RSS Quiz

Another holiday challenge: The Royal Statistical Society’s 2017 Christmas quiz presents 13 problems that require general knowledge, logic, and lateral thinking but no particular math skills. For example:

4. CAN YOU DIG IT? [11 points]

Identify the following from the clues. What do all ten answers have in common?

  • A cockerel of human dimensions, performed by a prolific informer
  • William’s book (1956), Charles’s film (1957), or Mike & Al’s song (1971)
  • Challenger first appeared here, over a century ago
  • A cricketer, a rugby player, or a commentator
  • 2001 boy-band album – a remix of “NOW FOR LOUD ROW”
  • The official title of Guinness
  • One who reigned for almost 999 million seconds
  • King’s collection, ordered by cards
  • The Bassett country residence, according to Plum
  • ATR co-founder, name-checked by “The Tiger” between The Slits and Dickens

You can use any tools or resources you like, including books, search engines, and computer programs. Anyone can enter, and you stand to win £150 if you’re an RSS member. The deadline for entries is January 7. The full quiz is here.

(Thanks, Dave.)

A Thoughtful Gift

University College London mathematician Matthew Scroggs has created a mathematical Christmas card for Chalkdust magazine.

Solve 10 puzzles, convert the answers to base 3, write them in the grid, and color them accordingly to reveal a Christmassy picture.

He’s provided both a PDF and an online version that will color the squares for you.

Two Puzzles

In 2005 Keele University computer scientist Gordon Rugg published two ciphers to the web.

The first is called the Penitentia Manuscript. The image above is only one panel; you can view and download the whole thing here. Rugg’s website provides one clue: “Most modern codes are based on a shared set of underlying assumptions. He wondered what would happen if you deliberately ignored those assumptions. What sorts of code might that produce?” There’s some more info here.

The second cipher, called the Ricardus Manuscript, was inspired by Rugg’s work on another famous puzzle: “When Gordon was working on the Voynich Manuscript, he started wondering what a real code based on the components of the Voynich Manuscript would look like. This code is the result.” Again, the image below is only a sample; you can find the whole thing here. More info here.

Both of these ciphers have been freely available on the web for more than 10 years, and both remain unsolved. Any takers?

‘Tis the Season

Charles Trigg proposed this festive cryptarithm in the American Mathematical Monthly in 1956:


If each letter is a unique representation of a digit, and each word is a square integer, what are these four numbers?

Click for Answer

The Feynman Ciphers

In 1987, Chris Cole posted a message to the sci.crypt Usenet group:

When I was a graduate student at Caltech, Professor Feynman showed me three samples of code that he had been challenged with by a fellow scientist at Los Alamos and which he had not been able to crack. I also was unable to crack them. I now post them for the net to give it a try.

The first, marked “Easier,” was this:


Jack Morrison of NASA’s Jet Propulsion Laboratory had it solved the next day: “It’s a pretty standard transposition: split the text into 5-column pieces, then read from lower right upward.” This yields the opening of Chaucer’s Canterbury Tales:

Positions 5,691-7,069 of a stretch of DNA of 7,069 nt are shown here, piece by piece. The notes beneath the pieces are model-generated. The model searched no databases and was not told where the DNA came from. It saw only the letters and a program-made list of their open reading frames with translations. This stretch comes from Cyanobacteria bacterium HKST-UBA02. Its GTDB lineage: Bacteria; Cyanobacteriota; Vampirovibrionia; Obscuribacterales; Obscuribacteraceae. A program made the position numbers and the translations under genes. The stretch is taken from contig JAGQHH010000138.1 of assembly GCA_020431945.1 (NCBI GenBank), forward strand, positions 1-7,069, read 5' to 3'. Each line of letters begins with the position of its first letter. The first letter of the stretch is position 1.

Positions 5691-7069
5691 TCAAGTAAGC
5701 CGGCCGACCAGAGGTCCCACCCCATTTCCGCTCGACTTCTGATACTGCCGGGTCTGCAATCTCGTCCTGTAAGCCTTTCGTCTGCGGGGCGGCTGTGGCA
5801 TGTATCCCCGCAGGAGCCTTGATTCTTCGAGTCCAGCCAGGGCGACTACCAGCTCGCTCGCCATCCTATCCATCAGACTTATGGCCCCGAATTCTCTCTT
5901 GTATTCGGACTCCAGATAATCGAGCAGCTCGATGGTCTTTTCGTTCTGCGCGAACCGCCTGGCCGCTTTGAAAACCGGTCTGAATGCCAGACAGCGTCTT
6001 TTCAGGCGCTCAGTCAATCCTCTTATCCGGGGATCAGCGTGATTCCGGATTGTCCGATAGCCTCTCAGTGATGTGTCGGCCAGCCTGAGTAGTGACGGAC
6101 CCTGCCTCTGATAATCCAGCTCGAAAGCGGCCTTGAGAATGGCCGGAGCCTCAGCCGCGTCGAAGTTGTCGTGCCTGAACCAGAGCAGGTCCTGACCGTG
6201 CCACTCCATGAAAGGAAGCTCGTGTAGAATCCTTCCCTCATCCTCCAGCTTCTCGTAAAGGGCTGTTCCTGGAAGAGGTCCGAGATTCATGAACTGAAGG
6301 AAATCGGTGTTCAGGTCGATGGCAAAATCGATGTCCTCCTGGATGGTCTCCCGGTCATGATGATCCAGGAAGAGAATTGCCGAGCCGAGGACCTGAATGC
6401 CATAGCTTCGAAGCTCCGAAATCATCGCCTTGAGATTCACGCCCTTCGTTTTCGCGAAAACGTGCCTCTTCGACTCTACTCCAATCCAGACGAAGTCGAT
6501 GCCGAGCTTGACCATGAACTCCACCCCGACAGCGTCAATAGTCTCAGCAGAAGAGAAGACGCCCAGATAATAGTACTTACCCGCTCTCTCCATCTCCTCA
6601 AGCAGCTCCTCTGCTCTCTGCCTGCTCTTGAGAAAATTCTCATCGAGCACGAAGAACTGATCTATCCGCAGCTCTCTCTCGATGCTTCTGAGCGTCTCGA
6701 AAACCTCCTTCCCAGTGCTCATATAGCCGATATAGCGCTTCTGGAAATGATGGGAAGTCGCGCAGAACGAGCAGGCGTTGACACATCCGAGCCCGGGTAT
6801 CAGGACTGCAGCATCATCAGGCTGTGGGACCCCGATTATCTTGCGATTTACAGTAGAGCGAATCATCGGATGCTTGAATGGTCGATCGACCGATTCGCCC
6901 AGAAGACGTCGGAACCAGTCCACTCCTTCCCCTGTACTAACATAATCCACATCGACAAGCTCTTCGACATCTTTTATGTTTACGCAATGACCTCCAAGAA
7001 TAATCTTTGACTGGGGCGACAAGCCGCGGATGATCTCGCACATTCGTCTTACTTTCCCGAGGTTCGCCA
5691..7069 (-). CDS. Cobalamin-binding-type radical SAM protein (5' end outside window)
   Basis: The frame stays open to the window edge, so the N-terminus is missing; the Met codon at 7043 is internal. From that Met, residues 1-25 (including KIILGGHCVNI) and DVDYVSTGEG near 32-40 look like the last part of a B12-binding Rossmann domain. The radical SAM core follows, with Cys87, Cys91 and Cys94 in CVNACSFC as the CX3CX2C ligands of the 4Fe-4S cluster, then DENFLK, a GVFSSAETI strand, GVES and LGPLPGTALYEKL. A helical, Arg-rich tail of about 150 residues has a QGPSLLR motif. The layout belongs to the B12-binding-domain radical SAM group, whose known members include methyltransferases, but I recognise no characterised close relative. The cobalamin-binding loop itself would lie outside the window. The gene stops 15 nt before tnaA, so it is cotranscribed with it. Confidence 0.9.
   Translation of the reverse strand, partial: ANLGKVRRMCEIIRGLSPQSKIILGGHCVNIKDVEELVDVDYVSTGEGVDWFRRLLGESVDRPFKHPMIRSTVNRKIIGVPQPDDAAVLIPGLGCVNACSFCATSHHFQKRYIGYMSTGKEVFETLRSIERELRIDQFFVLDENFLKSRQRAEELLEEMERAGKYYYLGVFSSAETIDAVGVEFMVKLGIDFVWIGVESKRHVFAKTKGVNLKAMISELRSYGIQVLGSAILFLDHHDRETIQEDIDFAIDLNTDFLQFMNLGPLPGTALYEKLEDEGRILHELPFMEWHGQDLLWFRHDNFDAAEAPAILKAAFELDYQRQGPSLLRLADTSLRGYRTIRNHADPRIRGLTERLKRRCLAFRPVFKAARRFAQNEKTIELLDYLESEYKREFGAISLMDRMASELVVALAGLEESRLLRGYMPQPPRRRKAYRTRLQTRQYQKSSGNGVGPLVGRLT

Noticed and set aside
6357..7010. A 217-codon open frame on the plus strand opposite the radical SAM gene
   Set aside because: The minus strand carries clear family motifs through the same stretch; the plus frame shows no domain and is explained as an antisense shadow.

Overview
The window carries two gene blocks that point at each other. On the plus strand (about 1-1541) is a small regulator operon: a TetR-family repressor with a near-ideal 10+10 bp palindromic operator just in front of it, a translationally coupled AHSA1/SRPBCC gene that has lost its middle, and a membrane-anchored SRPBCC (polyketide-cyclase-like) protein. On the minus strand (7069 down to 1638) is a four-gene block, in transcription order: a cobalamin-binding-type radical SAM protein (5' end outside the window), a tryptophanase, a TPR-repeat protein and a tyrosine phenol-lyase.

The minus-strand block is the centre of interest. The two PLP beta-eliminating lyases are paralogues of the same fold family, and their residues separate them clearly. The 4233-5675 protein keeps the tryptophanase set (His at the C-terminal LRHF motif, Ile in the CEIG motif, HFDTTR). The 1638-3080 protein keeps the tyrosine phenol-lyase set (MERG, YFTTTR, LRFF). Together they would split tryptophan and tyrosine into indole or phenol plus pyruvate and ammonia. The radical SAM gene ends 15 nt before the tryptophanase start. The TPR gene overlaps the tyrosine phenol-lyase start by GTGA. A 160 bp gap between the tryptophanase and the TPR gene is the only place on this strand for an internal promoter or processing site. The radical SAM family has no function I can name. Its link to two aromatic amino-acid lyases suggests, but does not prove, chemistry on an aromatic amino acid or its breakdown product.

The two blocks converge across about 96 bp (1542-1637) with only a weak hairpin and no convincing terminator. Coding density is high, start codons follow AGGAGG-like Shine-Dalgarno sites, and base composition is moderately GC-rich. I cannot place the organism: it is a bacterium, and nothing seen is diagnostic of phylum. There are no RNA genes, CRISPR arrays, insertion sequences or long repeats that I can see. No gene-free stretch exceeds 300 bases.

But the other two ciphers have never been solved, despite 30 years of trying. Here they are:

#2 (“Harder”)


#3 (“New Message”)


Feynman, apparently, couldn’t break them either.


A puzzle by David Silverman:

Able, Baker, and Charlie are playing tag. Able is faster than Baker, who’s faster than Charlie. All three of them start at point P, and Able is “it.” At time -T, Baker runs north and Charlie runs south. After a count that takes time T, Able starts chasing one of the two quarries. The game ends when Able has tagged both Baker and Charlie. If Baker and Charlie maintain their speeds and directions, who should Able chase first to minimize the time required to make the second tag?

Click for Answer

Black and White

William Shinkman published this problem in the St. Louis Globe Democrat in 1887. White is to mate in 8 moves:

shinkman chess problem - 1

It’s easier than it sounds — with the right approach, all Black’s moves are forced:

1. O-O-O Kxa7 2. Rd8 Kxa6 3. Rd7 Kxa5 4. Rd6 Kxa4 5. Rd5 Kxa3 6. Rd4 Kxa2 7. Rd3 Ka1 8. Ra3#

shinkman chess problem - 2

Remarkably, though the problem position looks contrived, it’s reachable in a legal game (discovered by Bader Al-Hajiri):

1. g4 e5 2. Nh3 Ba3 3. bxa3 h5 4. Bb2 hxg4 5. Bc3 Rh4 6. Bd4 exd4 7. Nc3 dxc3 8. dxc3 g3 9. Qd3 Rb4 10. Nf4 g5 11. h4 f5 12. h5 d5 13. h6 Bd7 14. h7 g2 15. h8B g1R!! 16. Bd4 Ba4 17. Rh4 Rg3 18. Bg2 gxf4 19. Be3 fxe3 20. Be4 fxe4 21. fxe3 exd3 22. exd3 c5 23. Rc4 dxc4 24. dxc4 b5!! 25. cxb4 Qa5 26. cxb5 Na6 27. bxa5 O-O-O!! 28. bxa6 Rd4 29. exd4 Rb3 30. cxb3 Ne7 31. bxa4 Nd5 32. dxc5 Nb6 33. cxb6 Kb8 34. bxa7+ Ka8

(Thanks, Florian.)


From Martin Gardner: Each of the two equal sides of an isosceles triangle is one unit long. How long must the third side be to maximize the triangle’s area? There’s an intuitive solution that doesn’t require calculus.

Click for Answer


On June 30, 1999, the body of 41-year-old Ricky McCormick was discovered near a cornfield in West Alton, Missouri. He’d last been seen alive five days earlier; now he was 15 miles from home though he owned no car. In his pockets were two handwritten notes (click to enlarge):

In the ensuing 18 years both the FBI’s Cryptanalysis and Racketeering Records Unit and the American Cryptogram Association have failed to find any meaning in these messages. In 2011 the FBI appealed to the public for their insights: If you have any you can contact them via this page.

“We are really good at what we do,” said CRRU chief Dan Olson, “but we could use some help with this one.”